As for whether people who want to switch to a Mac should do so, I would say yes, of course. However things go at Apple in the next few years, they couldn’t possibly make as big a mess as Microsoft did with Vista. Apple’s computers are presently very good, and will continue to be for some time. I suspect they will up until the death of the PC, which isn’t really far off now. We have had a period in which you had one large device that you used for connecting to the internet and writing and calculating and the like, and this is rapidly changing to a world in which you have lots of different devices that all have computation and internet built into them. Everything in your house will be a computer disguised as something else, and the need for a “computer” as a specific gadget is going away.

Of course, the company that has led this trend has been Apple. Interestingly enough, in their results that they announced yesterday, only 20% of their revenues came from PCs (which they have been selling since 1977). Revenues from iPhones (that they have been selling for three and a half years) were twice that. Revenues from iPads (which they have been selling for nine months) were 85% of their revenues from PCs, which is pretty amazing.

Posted by Michael Jennings on 19 January 2011

> the need for a “computer” as a specific gadget is going away.

Hmm. Depends what for. If I look at my activities: I do a lot of my everyday web surfing and mail-reading activities on my (android) phone. But if you’re actually *constructing* anything - well, then both progamming and photo editing on any serious scale absolutely require bigger and better screens, and more ergonomic input devices, than can be squeezed into a phone or a sensibly portable laptop. (17 inch monster laptops are not “sensibly portable")

Of course there’s no reason, in a few years’ time, why my phone might not be the “computer” to which my 30-inch monitor(s), full size keyboard, drawing tablet etc. are attached. Clunky prototypes of such devices are starting to appear, but their time is not yet.

Posted by Alan Little on 20 January 2011

Jobs was recently gone for quite some time for medical reasons… and Apple was not obviously affected.

As long as the Board makes sure there’s someone (or several someones acting as a single entity) demanding both top quality UX and tight focus, they shouldn’t do too badly.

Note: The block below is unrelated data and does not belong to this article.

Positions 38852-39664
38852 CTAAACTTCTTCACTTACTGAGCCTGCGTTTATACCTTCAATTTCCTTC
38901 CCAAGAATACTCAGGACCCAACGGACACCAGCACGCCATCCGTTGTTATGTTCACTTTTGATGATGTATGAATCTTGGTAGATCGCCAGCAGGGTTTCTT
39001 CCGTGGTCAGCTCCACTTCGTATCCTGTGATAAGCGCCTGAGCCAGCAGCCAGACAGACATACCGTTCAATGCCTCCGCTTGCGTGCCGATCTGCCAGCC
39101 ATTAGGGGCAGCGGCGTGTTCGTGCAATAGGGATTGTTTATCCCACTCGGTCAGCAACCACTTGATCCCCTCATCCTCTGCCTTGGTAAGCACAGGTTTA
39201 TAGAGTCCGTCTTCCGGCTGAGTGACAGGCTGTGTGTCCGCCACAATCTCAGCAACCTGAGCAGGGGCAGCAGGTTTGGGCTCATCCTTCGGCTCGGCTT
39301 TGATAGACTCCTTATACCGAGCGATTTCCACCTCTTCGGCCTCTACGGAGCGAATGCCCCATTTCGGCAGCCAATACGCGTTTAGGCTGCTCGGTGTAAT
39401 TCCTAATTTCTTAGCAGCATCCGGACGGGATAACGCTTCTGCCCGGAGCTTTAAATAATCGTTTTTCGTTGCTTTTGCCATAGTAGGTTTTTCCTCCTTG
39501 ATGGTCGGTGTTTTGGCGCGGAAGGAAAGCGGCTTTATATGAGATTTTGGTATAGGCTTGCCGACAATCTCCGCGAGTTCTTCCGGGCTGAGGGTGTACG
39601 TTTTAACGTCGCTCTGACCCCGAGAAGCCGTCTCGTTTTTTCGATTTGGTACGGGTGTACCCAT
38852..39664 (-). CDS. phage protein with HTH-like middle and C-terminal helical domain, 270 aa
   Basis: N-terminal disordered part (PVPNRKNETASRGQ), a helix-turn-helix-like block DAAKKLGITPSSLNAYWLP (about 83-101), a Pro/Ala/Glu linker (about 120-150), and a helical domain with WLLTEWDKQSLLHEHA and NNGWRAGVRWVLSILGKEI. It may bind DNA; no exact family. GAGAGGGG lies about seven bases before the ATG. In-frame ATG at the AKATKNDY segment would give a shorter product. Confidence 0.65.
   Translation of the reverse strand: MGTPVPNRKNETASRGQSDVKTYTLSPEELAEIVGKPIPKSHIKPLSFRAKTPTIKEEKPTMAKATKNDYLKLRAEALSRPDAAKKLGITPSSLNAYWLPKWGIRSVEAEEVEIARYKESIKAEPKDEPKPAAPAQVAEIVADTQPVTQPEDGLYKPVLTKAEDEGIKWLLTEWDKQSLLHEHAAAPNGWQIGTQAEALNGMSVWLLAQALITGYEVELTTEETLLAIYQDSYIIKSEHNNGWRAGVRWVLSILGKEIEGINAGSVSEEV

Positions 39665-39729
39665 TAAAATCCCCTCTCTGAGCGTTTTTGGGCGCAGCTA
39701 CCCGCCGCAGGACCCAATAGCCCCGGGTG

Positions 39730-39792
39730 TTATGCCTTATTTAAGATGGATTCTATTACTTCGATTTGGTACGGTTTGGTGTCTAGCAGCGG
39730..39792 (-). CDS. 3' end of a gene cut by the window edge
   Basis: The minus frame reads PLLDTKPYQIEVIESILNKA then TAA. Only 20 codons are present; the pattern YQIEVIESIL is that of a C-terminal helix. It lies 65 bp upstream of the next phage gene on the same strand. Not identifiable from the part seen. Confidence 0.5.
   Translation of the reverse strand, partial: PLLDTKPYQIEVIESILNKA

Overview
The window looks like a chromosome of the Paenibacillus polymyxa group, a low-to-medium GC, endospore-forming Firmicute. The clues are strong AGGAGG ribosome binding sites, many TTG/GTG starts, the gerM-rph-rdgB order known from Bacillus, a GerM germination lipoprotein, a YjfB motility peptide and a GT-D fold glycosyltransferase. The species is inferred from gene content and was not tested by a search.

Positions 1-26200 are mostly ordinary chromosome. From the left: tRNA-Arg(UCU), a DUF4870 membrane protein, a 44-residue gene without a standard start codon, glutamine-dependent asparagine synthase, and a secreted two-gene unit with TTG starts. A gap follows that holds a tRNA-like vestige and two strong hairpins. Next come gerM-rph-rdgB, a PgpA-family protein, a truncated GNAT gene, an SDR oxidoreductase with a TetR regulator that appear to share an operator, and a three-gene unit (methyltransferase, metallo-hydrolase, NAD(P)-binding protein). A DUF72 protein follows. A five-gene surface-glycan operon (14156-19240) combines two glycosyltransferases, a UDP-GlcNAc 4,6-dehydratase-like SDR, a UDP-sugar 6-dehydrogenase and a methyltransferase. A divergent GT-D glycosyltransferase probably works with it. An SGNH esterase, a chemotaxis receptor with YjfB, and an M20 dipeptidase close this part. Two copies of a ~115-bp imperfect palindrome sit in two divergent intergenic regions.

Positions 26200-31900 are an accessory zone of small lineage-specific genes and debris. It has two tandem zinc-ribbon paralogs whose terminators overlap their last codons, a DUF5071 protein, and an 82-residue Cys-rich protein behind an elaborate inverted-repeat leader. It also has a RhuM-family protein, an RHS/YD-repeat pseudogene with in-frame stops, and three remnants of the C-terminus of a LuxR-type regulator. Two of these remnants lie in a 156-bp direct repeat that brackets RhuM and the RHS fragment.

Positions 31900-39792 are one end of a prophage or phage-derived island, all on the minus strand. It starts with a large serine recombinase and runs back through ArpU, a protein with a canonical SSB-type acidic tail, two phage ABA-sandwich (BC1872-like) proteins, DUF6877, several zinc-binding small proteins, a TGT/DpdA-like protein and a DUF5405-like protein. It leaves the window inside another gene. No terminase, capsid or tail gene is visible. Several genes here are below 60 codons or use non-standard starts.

Contra Michael I don’t see “computer as specific device” going away so much.

In the Apple ecosystem alone, you really want a Mac to go with, say, an Apple TV.

And an iPhone or iPad is much less useful without a computer to connect it to - an iPod remains completely useless without one, unless it’s an iPod Touch.

(Outside of the Apple ecosystem, many “media center” devices still require a computer to serve or populate or control them, as well, likewise say an Android phone really still wants a computer for piling on media and the like.)

The point about computing being ubiquitous is completely correct - I just don’t see the dedicated computing device with immense flexibility going away. It’s too useful, and the cloud of little computers isn’t, yet, and shows no signs of becoming so soon.

Someday, perhaps.

Even now, everyone I know has “a computer”. The difference between now and a decade ago is that now the computer is more likely a laptop than a desktop.

Alan: The reason your phone won’t be The Computer for real powerhouse tasks even in a few years is that unless there’s battery and CPU improvements beyond even the prototype speculations of today, there won’t be enough power to satisfy combined with enough battery life [and little enough heat] in such a package.

A heavy-duty desktop CPU still draws out on the order of 100-130 watts, after all. Not everyone remotely needs that level of power, but for “heavy work” as in your example, well… I wouldn’t go with anything less than an i7 or equivalent.

A small box, perhaps even phone sized and with a phone component, able to do *light* general computing tasks, is well within reach.

Being able to do heavy computing? Very hard. Stupid thermodynamics.

Posted by Sigivald on 20 January 2011